“For the lifespan of Wolseong-1 to be extended, it needs to adhere to the latest technological specifications, but none of those were implemented. That leaves the reactor vulnerable to a serious disaster such as what happened at Fukushima,” said Ha Jeong-gu, 62, a former senior safety analyst for Atomic Energy of Canada Limited (AECL) during an interview with the Hankyoreh on Feb. 8. Ha was a key technical witness in the ruling by the Seoul Administrative Court on Feb. 7 that South Korea’s Nuclear Safety and Security Commission (NSSC) must cancel the permit it granted for an operational extension that allowed Wolseong-1 to remain in operation.“It’s true that South Korea has achieved technological independence in the area of nuclear power and that it has gone to a great effort to develop it. But Korea Hydro and Nuclear Power didn’t abide by a number of regulations and arbitrarily used back-of-the-envelope calculations in its effort to extend the lifespan of Wolseong-1,” Ha said.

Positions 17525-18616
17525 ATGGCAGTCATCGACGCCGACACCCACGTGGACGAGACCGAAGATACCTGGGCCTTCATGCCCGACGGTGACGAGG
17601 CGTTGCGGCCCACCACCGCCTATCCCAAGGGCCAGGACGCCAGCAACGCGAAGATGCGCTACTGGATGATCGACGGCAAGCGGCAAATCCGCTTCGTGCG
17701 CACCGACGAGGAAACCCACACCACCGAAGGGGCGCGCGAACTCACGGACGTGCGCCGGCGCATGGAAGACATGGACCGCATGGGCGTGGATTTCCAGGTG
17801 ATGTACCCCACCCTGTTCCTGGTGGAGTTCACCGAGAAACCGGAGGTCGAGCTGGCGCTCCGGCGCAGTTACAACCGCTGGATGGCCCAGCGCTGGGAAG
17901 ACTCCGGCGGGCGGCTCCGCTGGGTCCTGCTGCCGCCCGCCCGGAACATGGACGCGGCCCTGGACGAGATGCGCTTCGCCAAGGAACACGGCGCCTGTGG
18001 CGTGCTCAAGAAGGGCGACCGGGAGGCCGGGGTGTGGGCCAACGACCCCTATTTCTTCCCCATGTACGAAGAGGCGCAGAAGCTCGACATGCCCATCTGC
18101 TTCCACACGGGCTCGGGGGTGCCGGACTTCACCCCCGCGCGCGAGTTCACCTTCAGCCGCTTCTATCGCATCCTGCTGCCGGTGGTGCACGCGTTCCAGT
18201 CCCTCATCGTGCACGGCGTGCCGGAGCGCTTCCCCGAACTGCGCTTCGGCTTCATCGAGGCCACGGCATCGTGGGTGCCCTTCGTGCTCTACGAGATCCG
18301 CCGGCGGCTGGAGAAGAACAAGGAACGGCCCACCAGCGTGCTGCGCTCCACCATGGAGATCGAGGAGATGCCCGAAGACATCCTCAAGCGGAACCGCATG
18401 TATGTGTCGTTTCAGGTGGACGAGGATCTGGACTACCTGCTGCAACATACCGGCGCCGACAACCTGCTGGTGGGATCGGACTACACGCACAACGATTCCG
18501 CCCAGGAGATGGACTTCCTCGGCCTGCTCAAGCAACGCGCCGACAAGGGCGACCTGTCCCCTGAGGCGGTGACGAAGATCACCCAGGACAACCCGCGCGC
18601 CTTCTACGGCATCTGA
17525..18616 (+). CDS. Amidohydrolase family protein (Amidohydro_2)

Ha is especially concerned that there was no review or upgrade of the four special safety systems (the containment vessel, two safe shutdown systems and the emergency core cooling system). Even if the parts and machinery in other systems fail during an earthquake or other accident, these four special safety systems have to operate in order to reduce damage.“If these special safety systems don’t work, you have a serious accident. For example, you could have a disaster like in Fukushima,” he said. The regulatory standards for these four special safety systems are R-7, R-8, R-9 and R-10.“If these technologies were only partially applied and the regulatory standards were not fully satisfied, as at Wolseong-1, I’m completely certain that the Canadian Nuclear Safety Commission would not have granted an operating license,” Ha said.Ha was also baffled about why many sections of the documents submitted by KHNP, including its final safety analysis report (FSAR), had been redacted. KHNP refused to submit or disclose documents, claiming that they contained business secrets and information related to national security.“The final safety analysis reports for Wolseong-2, Wolseong-3 and Wolseong-4 were written under my watch, and they did not contain any important business secrets nor anything you could describe as a state secret. When I worked for Atomic Energy of Canada Limited, the reports for those three units were handed around very casually,” he said.